Petition for 15 percent NHS pay rise gains more than 638,000 signatures

A petition demanding a 15 percent restorative pay increase for National Health Service (NHS) workers has received over 638,000 signatures.

The petition was launched last summer by Matthew Tovey, a staff nurse in South Wales, in response to the pay crisis confronting health workers who were dealing with the full brunt of the coronavirus pandemic but were excluded from a still miniscule public sector pay rise.

Tovey updates the petition regularly with breaking news articles as a way of keeping supporters informed. It currently features a statement from the NHS Workers Say NO Facebook group. The petition’s underlying message has remained “claps do not pay the bills,” in reference to the “Clap for Our Carers” events hijacked by the Tory government last March, and this is the basis of its appeal.

Following the government’s announcement that it would offer only a 1 percent pay rise—an effective cut—to more than 1 million NHS workers, Tovey updated the petition with an article from the World Socialist Web Site: “Working class must fight in defence of health workers!: UK National Health Service workers offered insulting 1 percent pay rise”.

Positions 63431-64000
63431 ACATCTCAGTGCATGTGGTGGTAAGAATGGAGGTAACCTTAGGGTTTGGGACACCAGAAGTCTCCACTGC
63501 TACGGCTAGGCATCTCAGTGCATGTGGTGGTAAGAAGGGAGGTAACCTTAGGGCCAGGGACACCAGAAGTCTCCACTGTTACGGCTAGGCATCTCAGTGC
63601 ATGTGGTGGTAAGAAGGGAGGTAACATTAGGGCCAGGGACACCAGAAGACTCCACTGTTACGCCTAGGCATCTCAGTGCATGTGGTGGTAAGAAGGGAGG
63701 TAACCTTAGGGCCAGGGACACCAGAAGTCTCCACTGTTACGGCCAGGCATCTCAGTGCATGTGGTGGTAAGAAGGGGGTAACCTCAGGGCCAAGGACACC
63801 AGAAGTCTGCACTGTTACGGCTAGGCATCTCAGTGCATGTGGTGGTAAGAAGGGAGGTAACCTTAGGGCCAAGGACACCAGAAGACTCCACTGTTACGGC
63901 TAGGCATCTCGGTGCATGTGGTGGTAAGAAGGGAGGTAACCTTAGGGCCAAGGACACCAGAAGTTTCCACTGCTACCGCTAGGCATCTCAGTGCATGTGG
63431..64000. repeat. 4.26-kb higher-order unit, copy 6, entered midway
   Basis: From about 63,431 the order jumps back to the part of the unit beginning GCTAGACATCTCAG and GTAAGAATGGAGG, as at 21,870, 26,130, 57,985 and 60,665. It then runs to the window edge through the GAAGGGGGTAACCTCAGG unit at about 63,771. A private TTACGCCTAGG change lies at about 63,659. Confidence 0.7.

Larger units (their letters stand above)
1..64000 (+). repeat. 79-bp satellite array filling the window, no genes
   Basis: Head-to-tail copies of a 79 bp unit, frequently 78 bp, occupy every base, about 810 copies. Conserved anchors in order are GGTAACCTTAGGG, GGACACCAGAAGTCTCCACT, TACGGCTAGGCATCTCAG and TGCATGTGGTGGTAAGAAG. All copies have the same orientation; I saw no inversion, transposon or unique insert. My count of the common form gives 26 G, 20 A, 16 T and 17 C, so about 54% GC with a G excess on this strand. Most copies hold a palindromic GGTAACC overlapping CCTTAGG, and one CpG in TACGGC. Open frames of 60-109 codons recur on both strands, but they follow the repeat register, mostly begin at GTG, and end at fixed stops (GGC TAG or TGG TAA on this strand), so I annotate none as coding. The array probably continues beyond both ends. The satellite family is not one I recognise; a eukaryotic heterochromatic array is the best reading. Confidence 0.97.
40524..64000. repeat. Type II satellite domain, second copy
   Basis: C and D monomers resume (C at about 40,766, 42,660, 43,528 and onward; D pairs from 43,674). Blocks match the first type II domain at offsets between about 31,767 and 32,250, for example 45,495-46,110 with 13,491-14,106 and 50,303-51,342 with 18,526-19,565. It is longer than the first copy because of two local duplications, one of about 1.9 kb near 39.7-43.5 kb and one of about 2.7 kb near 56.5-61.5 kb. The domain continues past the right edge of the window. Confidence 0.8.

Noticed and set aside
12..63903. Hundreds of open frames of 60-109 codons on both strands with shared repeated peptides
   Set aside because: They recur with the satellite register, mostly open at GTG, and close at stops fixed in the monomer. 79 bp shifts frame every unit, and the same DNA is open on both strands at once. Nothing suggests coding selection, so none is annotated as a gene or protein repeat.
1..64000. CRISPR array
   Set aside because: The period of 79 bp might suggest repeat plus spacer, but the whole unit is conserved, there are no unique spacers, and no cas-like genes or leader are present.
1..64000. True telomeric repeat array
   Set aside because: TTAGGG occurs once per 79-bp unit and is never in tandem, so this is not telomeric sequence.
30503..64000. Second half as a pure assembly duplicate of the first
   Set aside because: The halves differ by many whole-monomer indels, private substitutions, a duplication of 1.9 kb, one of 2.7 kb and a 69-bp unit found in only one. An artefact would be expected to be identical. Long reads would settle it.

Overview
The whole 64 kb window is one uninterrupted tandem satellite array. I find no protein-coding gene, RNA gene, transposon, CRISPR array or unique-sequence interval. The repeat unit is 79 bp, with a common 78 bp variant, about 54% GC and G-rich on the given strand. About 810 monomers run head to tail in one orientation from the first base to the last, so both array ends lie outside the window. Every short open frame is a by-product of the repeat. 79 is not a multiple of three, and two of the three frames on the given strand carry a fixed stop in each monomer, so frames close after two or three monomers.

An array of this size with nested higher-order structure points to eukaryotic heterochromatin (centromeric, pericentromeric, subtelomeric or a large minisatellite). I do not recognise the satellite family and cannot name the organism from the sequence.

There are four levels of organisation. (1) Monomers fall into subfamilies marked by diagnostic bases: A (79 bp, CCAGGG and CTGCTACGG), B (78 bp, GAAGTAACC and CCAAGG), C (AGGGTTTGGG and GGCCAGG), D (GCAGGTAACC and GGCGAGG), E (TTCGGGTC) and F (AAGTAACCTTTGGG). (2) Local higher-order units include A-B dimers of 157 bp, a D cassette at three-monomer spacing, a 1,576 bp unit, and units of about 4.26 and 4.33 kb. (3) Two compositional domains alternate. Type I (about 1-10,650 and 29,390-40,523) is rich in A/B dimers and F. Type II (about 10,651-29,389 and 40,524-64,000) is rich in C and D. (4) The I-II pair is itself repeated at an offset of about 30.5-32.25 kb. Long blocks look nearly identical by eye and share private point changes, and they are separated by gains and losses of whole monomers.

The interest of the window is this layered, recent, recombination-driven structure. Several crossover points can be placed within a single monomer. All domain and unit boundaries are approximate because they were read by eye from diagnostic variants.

He quoted a section of the article which explained: “Health workers have seen a 20 percent pay cut over the last 10 years when accumulated inflation, measured by the retail price index, is factored in.

“Most experienced front-line nurses are £6,144 per year worse off. Many health workers are forced into doing extra shifts with the bank (staff resource pool) and agencies, using credit cards and even food banks to survive.

“If the government’s pay proposal is realised a senior nurse and a junior doctor with years of experience will receive an extra £3.50 and £4 per week respectively.”

The information in the article on the scale of the cuts suffered by NHS workers had a clear impact on those signing the petition after it was updated. Miriam Adebibe was not alone in writing, “Pay rise should be HIGHER than 20% to adjust for the pay cuts of accumulated inflation over the past 10 years!”

Tovey added his own comment: “Unions have announced preparations for strike action if needed (this being the last resort) But for any strike action to be agreed, it legally requires 50% of the membership to vote in the ballot.

“This Government and our unions need to know that we are serious in standing behind 15%, and possible strike action isn’t an empty threat.”